Report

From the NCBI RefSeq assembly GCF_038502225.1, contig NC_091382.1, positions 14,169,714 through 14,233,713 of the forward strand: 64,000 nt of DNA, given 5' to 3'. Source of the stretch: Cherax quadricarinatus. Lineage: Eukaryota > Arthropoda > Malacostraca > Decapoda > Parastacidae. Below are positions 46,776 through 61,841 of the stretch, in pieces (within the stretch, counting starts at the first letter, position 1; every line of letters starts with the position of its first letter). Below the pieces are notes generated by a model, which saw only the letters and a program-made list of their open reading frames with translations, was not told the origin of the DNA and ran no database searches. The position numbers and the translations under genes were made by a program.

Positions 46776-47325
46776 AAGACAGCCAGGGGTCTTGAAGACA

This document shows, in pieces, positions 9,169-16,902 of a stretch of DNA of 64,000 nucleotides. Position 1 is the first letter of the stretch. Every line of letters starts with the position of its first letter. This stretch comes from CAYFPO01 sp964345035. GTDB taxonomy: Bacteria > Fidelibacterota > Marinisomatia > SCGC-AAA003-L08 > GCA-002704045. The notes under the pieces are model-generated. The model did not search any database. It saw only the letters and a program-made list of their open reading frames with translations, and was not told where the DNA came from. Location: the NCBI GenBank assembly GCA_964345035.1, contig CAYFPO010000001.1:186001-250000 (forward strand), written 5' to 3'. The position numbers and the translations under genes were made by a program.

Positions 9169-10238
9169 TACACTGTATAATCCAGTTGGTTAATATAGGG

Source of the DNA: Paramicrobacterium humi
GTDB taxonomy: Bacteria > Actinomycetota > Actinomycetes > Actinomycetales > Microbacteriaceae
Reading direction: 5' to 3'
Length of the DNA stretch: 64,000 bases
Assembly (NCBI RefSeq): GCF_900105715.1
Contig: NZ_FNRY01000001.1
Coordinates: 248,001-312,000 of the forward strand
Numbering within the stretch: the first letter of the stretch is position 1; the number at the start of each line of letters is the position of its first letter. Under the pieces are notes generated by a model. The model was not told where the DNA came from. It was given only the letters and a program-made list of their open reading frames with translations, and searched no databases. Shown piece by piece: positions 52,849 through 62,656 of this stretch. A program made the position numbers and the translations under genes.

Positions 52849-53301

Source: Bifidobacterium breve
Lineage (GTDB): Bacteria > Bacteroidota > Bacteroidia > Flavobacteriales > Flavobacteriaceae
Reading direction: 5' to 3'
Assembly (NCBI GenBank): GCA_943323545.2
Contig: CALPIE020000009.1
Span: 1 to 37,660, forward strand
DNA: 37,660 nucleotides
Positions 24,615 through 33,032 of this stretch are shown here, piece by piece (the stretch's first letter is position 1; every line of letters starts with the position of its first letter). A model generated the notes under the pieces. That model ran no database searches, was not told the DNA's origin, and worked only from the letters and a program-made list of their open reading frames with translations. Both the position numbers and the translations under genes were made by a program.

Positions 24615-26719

MRI Physics II: Gradients, Imaging Douglas C. Noll, Ph.D. Dept. of Biomedical Engineering University of Michigan, Ann Arbor Magnetic Fields in MRI • B0 – The main magnetic field. – Always on (0.5-7 T) – Magnetizes the object to be imaged – After excitation, the magnetization precesses around B0 at w0 = gB0 • B1 – The rotating RF magnetic field. – Tips magnetization into transverse plane – Performs “excitation” – On for brief periods, then off Noll Gradient Fields • The last magnetic field to be used in MRI are the gradient fields – 3 of them: Gx, Gy, Gz – These are for localization – Make the magnetic field different in different parts of the body, e.g. for the x-gradient: B(x) = B0 + G.x – Observe the field points in the same direction as B0 so it adds to B0. Noll z x Gradients x-gradient (G ) y x z x y y-gradient (Gy) z x y z-gradient (Gz) Noll Imaging Basics • To understand 2D and 3D localization, we will start at the beginning with onedimensional localization. – Here we “image” in 1D - the x-direction. (e.g. the L-R direction) • We start with the simplest form of localization called “frequency encoding.” Noll 1D Localization • We acquire data while the x-gradient (Gx) is turned on and has a constant strength. • Recall that a gradient makes the magnetic field vary in a particular direction. • In this case, having a positive x-gradient implies that the farther we move along in the x-direction (e.g. the farther right we move) the magnetic field will increase. B(x) = B0 + G.x Noll Frequency Encoding • A fundamental property of nuclear spins says that the frequency at which they precess (or emit signals) is proportional to the magnetic field strength: w = gB - The Larmor Relationship • This says that precession frequency now increases as we move along the xdirection (e.g. as we move rightwards). w(x) = g (B0 + G.x). Noll Frequency Encoding Low Frequency B Mag. Field Strength Low Frequency Object High Frequency x Position Noll High Frequency x Position Spins in a Magnetic Field w(x) gGx x Noll The Fourier Transform • The last part of this story is the Fourier transform. • A function of time is made up of a sum of sines and cosines of different frequencies. • We can break it down into those frequency components Recall that ei2πft = cos(2πft) + i sin(2πft) Noll Courtesy Luis Hernandez Fourier Transforms • In short, the Fourier transform is the mathematical operation (computer program) that breaks down each MR signal into its frequency components. • If we plot the strength of each frequency, it will form a representation (or image) of the object in one-dimension. Noll Fourier Transforms Low Frequency Object MR Signal Fourier Transform High Frequency time 1D Image x Position Noll 2D Imaging - 2D Fourier Transform In MRI, we are acquiring Fourier components – works in two dimensions as well 2D FFT Acquired Data Noll Resultant Image Fourier Representation of Images • Decomposition of images into frequency components, e.g. into sines and cosines. 1D Object Noll Fourier Data 1D Fourier Transform 0th Frequency Component New Components Noll Cumulative Sum of Components 1D Fourier Transform 1st Frequency Component New Components Noll Cumulative Sum of Components 1D Fourier Transform 2nd Frequency Component New Components Noll Cumulative Sum of Components 1D Fourier Transform 3rd Frequency Component New Components Noll Cumulative Sum of Components 1D Fourier Transform 5th Frequency Component New Components Noll Cumulative Sum of Components 1D Fourier Transform 20th Frequency Component New Components Noll Cumulative Sum of Components 1D Fourier Transform 63rd Frequency Component New Components Noll Cumulative Sum of Components Fourier Acquisition • In MRI, we are acquiring Fourier components – Remember, we take the FT of the acquired data to create an image • The more Fourier components we acquire, the better the representation Noll Spatial Frequencies in 2D Full Low Freq High Freq Fourier Data Image Data Noll Low Res (contrast) Edges Resolution and Field of View ky y x kx Dy Dky FOV W • Field of view is determined by spacing of samples: FOV = 1 / Dk • Resolution is determined by size of the area acquired: Dx = 1 / W Noll Courtesy Luis Hernandez Aliasing Noll Courtesy Luis Hernandez Aliasing K space Noll Courtesy Luis Hernandez Aliasing K space (Collected only every other line) If you don’t sample often enough, higher frequencies look like lower frequencies Noll Courtesy Luis Hernandez Resolution and Field of View Resolution is determined by size of the area acquired: ky Dx = 1 / W kx Field of view is determined by spacing of samples: FOV = 1 / Dk Noll Dk W Goals of Image Acquisition • Acquire 2D Fourier data • Acquire samples finely enough to prevent aliasing (FOV) • Acquire enough samples for the desired spatial resolution (Dx) • Acquire images with the right contrast • Do it fast as possible • Do it without distortions and other artifacts Noll Some Common Imaging Methods • Conventional (spin-warp) Imaging • Echo Planar Imaging (EPI) • Spiral Imaging Noll Conventional (Spin-Warp) Imaging ky kx One Line at a Time Noll 128x128 FLASH/SPGR TR/TE/flip = 50ms/30ms/30º 0.2 slices per sec, single slice Conventional (Spin-Warp) Imaging • Known as: ky – GRE, FLASH, SPGR • Typically matrix sizes for fMRI – 128x64, 128x128 kx • Acquisition rates – 3-10 sec/image – 1-4 slices • Usually best for structural imaging One Line at a Time Noll Echo Planar Imaging (EPI) ky kx Zig-Zag Pattern Noll Single-shot EPI, TE = 40 ms, TR = 2 s, 20 slices Echo Planar Imaging (EPI) • Single-shot acquisition • Typically matrix sizes for fMRI ky – 64x64, 96x96 – 128x128 interleaved kx • Acquisition rates – TR = 1-2 sec – 20-30 slices • Suffers some artifacts Zig-Zag Pattern Noll – Distortion, ghosts EPI Geometric Distortions high res image field map warped epi image unwarped epi image Jezzard and Balaban, MRM 34:65-73 1995 Courtesy of P. Jezzard Noll EPI Nyquist Ghost Courtesy of P. Jezzard Noll Spiral Imaging ky kx Spiral Pattern Single-shot spiral, TE = 25 ms, TR = 2 s, 32 slices Noll Spiral Imaging • Single-shot acquisition • Typically matrix sizes for fMRI ky – 64x64, 96x96 – 128x128 interleaved kx • Acquisition rates – TR = 1-2 sec – 20-40 slices • Suffers some artifacts Spiral Pattern Noll – Blurring Spiral Off-Resonance Distortions perfect shim Courtesy of P. Jezzard Noll poor shim Single-shot Imaging • Single-shot imaging is an extremely rapid and useful class of imaging methods. • It does, however, require some special, high performance hardware. Why? – In spin-warp, we acquire a small piece of data for an image with each RF pulse. – However in EPI and spiral, we try to acquire all of the data for an image with a single RF pulse. Noll Single-shot Imaging • Need powerful gradient amps • Limitations: – – – – Peripheral nerve stimulation Acoustic noise Increased noise Heating and power consumption in gradient subsystem • Other issues: – Limited spatial resolution – Image distortions – Some limits on available contrast Noll Pulse Sequences • Two Major Aspects – Contrast (Spin Preparation) What kind of contrast does the image have? What is the TR, TE, Flip Angle, etc.? Gradient echo/spin echo/etc. – Localization (Image Acquisition) How is the image acquired? How is “k-space” sampled? Spatial Resolution? Noll Pulse Sequences • Spin Preparation (contrast) – – – – – Spin Echo (T1, T2, Density) Gradient Echo Inversion Recovery Diffusion Velocity Encoding • Image Acquisition Method (localization, k-space sampling) – Spin-Warp – EPI, Spiral – RARE, FSE, etc. Noll Localization vs. Contrast • In many cases, the localization method and the contrast weighting are independent. – For example, the spin-warp method can be used for T1, T2, or nearly any other kind of contrast. – T2-weighted images can be acquired with spin-warp, EPI, spiral and RARE pulse sequences. Noll Localization vs. Contrast • But, some localization methods are better than others at some kinds of contrast. – For example, RARE (FSE) is not very good at generating short-TR, T1-weighted images. • In general, however, we can think about localization methods and contrast separately. Noll The 3rd Dimension • We’ve talked about 1D and 2D imaging, but the head is 3D. • Solution #1 – 3D Imaging – Acquire data in a 3D Fourier domain – Image is created by using the 3D Fourier transform – E.g. 3D spin-warp pulse sequence • Solution #2 – Slice Selection – Excite a 2D plane and do 2D imaging – Most common approach Noll Slice Selection • The 3rd dimension is localized during excitation – “Slice selective excitation” • Makes use of the resonance phenomenon – Only “on-resonant” spins are excited Noll Slice Selection With the z-gradient on, slices at different z positions have a different magnetic fields and therefore different frequencies : w(z1) < w(z2) < w(z3) B(z) Slice 1 Slice 2 Slice 3 Gz Noll z Slice Selection Slice 1 is excited by setting the excitation frequency to w(z1) Slice 2 is excited by setting the excitation frequency to w(z2) B(z) Slice 1 Slice 2 Slice 3 Gz Noll z Interesting note: Exciting a slice does not perturb relaxation processes that are occurring in the other slices. Slice Thickness • Slice thickness is adjusted by changing the “bandwidth” of the RF pulse • Bandwidth ~ 1 / (duration of RF pulse) – E.g., for duration = 1 ms, BW = 1 kHz w(z) gGz Dw Dz Noll z Multi-Slice Imaging • Since T1’s are long, we often would like to have long TR’s (500-4000 ms) • While one slice is recovering (T1), we can image other slices without perturbing the recovery process Noll Multi-Slice Imaging RF pulses w(z1) Slice 1 Data acquisition RF pulses w(z2) Slice 2 Data acquisition RF pulses w(z3) Slice 3 Data acquisition Noll TR Advanced Image Acquisition Topics • T2 vs. T2* – Spin-echo vs. Gradient-echo • Parallel Imaging (GRAPPA/SENSE/iPAT/ASSET) • Simultaneous Multi-slice Imaging Noll What is T2*? • T2* has two parts: – Inter-molecular interactions leading to dephasing, a.k.a. T2 decay – Macroscopic or mesoscopic static magnetic field inhomogeneity leading to dephasing, a.k.a. T2’ 1 1 1 T 2 * T 2' T 2 • Pulse sequence issues: – Spin echoes are sensitive to T2 – Gradient echoes are sensitive to T2* Noll Spin-Echo Pulse Sequence RF pulses Data acquisition 180o 90o Gradient Echo Spin Echo 180o pulse “pancake flipper” Noll Parallel Imaging • Basic idea: combining reduced Fourier encoding with coarse coil localization to produce artifact free images – Artifacts from reduced Fourier encoding are spatially distinct in manner similar to separation of the coil sensitivity patterns • Goes by many names. Most common: • SENSE (SENSitivity Encoding) – Pruessmann, et al. Magn. Reson. Med. 1999; 42: 952-962. • GRAPPA (GeneRalized Autocalibrating Partially Parallel Acquisitions) – Griswold, et al. Magn. Reson. Med. 2002; 47: 1202-10. Noll Localization in MR by Coil Sensitivity • Coarse localization from parallel receiver channels attached to an array coil Noll SENSE Imaging – An Example Full Fourier Encoding Volume Coil Pixel A Pixel B Unknown Pixel Values A & B Known Sensitivity Info S1A, S1B,… Noll Full Fourier Encoding Array Coil S1AA S2AA S1BB S2BB S3AA S4AA S3BB S4BB SENSE Imaging – An Example Reduced Fourier – Speed-Up R=2 Volume Coil Insufficient Data To Determine A & B A+B Reduced Fourier – Speed-Up R=2 Array Coil Noll Extra Coil Measurements Allow Determination of A & B S1AA+S1BB S2AA+S2BB S3AA+S3BB S4AA+S4BB SENSE Imaging – An Example y1 y2 y3 y4 Solving this matrix equation leads to A & B and the unaliased image Noll y1 S1 A y S 2 2A y3 S3 A y4 S 4 A A B S1B S 2 B A S3B B S4B Parallel Imaging • In the lecturer’s opinion, parallel imaging is only moderately useful for fMRI. • Pros: – Higher spatial resolution – Some reduction of distortions • Cons: – But lower SNR – Minimal increase in temporal resolution Noll Simultaneous Multislice • Basic Idea: Use coil localization information to separate two overlapping slices – similar to parallel imaging – Larkman, et al. J. Magn. Reson. Imaging 2001; 13: 313-317. • Pros: – Increase in temporal resolution (2x-3x) – Allows for thinner slices – Reduce effects of physio noise • Cons: – Small increase in noise, artifact from imperfect decoding of slices Noll